Daily Comment (May 3, 2023)

by Patrick Fearon-Hernandez, CFA, and Thomas Wash

[Posted: 9:30 AM EDT] | PDF

Our Comment today opens with a word on global oil supplies and prices, where a new tanker seizure by Iran would seemingly boost crude oil prices but growing concerns over recession have pushed those prices sharply lower so far today.  We next review a wide range of other international and U.S. developments with the potential to affect the financial markets today, including an apparent Ukrainian drone strike against the Kremlin and a preview of today’s Federal Reserve decision on U.S. interest rates.

Global Oil Market – Iran:  The U.S. Navy announced that Iran has again seized an oil tanker in the Persian Gulf region, marking the second such incident in a week.  Tehran has justified the harassment by saying the tankers violated maritime regulations, but the real reason is likely to retaliate for the ongoing U.S. sanctions against Iran and to undermine the U.S. security presence.

  • If they continue, the tanker seizures could boost crude oil prices beyond what they otherwise would be.
  • All the same, global prices for oil and other key commodities are trading sharply lower today on increasing concerns about the impending recession in the U.S. Front-month futures prices for WTI are currently down 3.0% to $69.57, while prices for Brent are down 2.7% to $73.29.

Russia-Ukraine War:  Russia is dealing with another wave of what appear to be Ukrainian drone attacks today.  In one key incident, two Ukrainian drones were downed by Russian electronic warfare systems and crashed into the Kremlin in central Moscow, prompting Russian accusations that Ukraine was trying to assassinate President Putin.  The Russians also threatened to retaliate in kind against the Ukrainian government, but we would note that Ukraine may have been emboldened to launch the strike against the Kremlin because the capital of Kyiv is now protected by sophisticated air defense systems like U.S. Patriot missiles.  Other attacks apparently made by Ukraine today included a strike against a major fuel depot, a strike on an airport, and the derailment of a fuel train in southern Russia.  By disrupting Russian logistics, these attacks could signal that Ukraine is nearly finished preparing for its expected counteroffensive.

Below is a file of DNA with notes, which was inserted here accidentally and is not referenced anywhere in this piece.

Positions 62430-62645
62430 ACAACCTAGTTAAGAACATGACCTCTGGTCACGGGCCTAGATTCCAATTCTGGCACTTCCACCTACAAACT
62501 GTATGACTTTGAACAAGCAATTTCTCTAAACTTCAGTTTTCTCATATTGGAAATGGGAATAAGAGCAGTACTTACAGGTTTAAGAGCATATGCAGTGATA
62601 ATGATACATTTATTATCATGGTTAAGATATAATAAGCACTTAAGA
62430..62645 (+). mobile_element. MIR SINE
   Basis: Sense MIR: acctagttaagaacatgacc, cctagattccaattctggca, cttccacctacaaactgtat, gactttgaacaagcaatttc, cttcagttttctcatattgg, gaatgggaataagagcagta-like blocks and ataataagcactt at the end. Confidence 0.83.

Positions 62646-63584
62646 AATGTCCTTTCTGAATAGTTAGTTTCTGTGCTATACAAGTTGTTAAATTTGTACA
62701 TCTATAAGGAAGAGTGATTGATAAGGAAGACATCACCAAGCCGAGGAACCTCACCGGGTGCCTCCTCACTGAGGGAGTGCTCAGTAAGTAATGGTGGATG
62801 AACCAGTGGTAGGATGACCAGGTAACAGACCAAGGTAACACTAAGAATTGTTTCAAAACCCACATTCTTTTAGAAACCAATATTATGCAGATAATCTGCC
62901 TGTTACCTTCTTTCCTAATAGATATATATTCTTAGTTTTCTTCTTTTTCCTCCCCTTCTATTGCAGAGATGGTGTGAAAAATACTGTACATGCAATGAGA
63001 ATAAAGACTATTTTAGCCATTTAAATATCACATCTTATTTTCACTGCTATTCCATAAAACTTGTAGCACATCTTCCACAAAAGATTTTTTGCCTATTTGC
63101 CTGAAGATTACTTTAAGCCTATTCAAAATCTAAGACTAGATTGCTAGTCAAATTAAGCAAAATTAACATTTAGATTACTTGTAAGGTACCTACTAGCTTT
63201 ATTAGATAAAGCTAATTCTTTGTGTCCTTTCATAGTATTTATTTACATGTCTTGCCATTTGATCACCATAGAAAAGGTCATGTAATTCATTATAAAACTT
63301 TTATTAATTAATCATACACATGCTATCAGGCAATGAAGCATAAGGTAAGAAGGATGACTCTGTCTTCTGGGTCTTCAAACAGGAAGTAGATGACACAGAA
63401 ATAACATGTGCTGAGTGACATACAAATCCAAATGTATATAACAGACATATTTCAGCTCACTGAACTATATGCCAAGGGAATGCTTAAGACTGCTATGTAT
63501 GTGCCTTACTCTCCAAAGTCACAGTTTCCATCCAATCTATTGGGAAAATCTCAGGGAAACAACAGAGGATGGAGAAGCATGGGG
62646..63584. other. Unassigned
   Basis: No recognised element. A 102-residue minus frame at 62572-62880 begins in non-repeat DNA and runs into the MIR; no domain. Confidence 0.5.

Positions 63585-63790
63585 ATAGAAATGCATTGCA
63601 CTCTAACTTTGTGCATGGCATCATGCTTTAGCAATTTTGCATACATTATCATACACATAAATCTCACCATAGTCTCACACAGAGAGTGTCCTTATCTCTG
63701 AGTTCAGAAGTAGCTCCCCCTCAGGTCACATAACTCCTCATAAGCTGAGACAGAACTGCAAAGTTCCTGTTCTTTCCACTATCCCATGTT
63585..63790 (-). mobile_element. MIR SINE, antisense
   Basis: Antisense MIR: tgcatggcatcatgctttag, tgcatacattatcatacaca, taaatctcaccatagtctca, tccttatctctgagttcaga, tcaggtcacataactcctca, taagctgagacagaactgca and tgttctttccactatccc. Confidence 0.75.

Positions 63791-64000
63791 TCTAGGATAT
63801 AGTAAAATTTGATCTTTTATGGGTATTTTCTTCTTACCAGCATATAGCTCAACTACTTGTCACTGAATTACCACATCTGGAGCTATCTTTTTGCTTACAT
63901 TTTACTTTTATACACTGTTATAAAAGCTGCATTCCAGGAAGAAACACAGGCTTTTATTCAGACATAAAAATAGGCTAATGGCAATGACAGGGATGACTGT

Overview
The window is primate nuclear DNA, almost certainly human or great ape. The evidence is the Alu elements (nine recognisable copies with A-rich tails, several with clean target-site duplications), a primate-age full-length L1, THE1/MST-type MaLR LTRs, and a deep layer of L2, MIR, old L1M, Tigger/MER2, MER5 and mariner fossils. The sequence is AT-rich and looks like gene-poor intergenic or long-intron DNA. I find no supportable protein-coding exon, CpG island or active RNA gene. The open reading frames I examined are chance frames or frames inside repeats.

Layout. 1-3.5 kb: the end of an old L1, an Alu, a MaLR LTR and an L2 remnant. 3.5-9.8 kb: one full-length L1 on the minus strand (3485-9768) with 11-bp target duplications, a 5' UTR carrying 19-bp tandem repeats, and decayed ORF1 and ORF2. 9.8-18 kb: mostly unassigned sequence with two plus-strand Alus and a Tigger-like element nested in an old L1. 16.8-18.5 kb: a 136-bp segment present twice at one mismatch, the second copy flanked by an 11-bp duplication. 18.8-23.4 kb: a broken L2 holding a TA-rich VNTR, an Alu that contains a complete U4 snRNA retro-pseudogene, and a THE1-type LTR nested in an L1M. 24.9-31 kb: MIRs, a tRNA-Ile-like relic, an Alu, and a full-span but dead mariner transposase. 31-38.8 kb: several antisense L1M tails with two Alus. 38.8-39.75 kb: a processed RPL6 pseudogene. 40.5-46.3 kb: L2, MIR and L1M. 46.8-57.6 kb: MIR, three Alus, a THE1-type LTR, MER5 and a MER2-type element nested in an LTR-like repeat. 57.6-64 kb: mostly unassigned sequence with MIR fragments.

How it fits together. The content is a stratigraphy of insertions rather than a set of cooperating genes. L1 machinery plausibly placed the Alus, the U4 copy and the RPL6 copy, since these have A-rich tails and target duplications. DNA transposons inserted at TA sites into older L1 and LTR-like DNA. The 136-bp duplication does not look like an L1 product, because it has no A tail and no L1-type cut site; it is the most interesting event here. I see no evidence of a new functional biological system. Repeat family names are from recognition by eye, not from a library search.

• Separately, the Turkish government announced that the deputy defense ministers of Turkey, Russia, and Ukraine will meet on Friday to discuss extending the agreement that unblocked some of Ukraine’s Black Sea grain exports last year.
    • Russia has signaled that it expects sanctions relief before it would agree to extend the deal.
    • If the deal isn’t extended and Ukrainian grain exports are again shut in, it could lead to another round of higher global food inflation.
  • There is also new information on the explosions last September that damaged the Nord Stream 1 and 2 natural gas pipelines that run from Russia to Western Europe. Four Nordic media outlets have discovered that several Russian military ships, including a tug capable of launching mini-submarines, were spotted in the area just days before the explosions.  Indeed, the Russians could have had several motives for the attack. They may have meant to punish the European countries for lending support to Ukraine or to test the West’s security for undersea infrastructure in the region.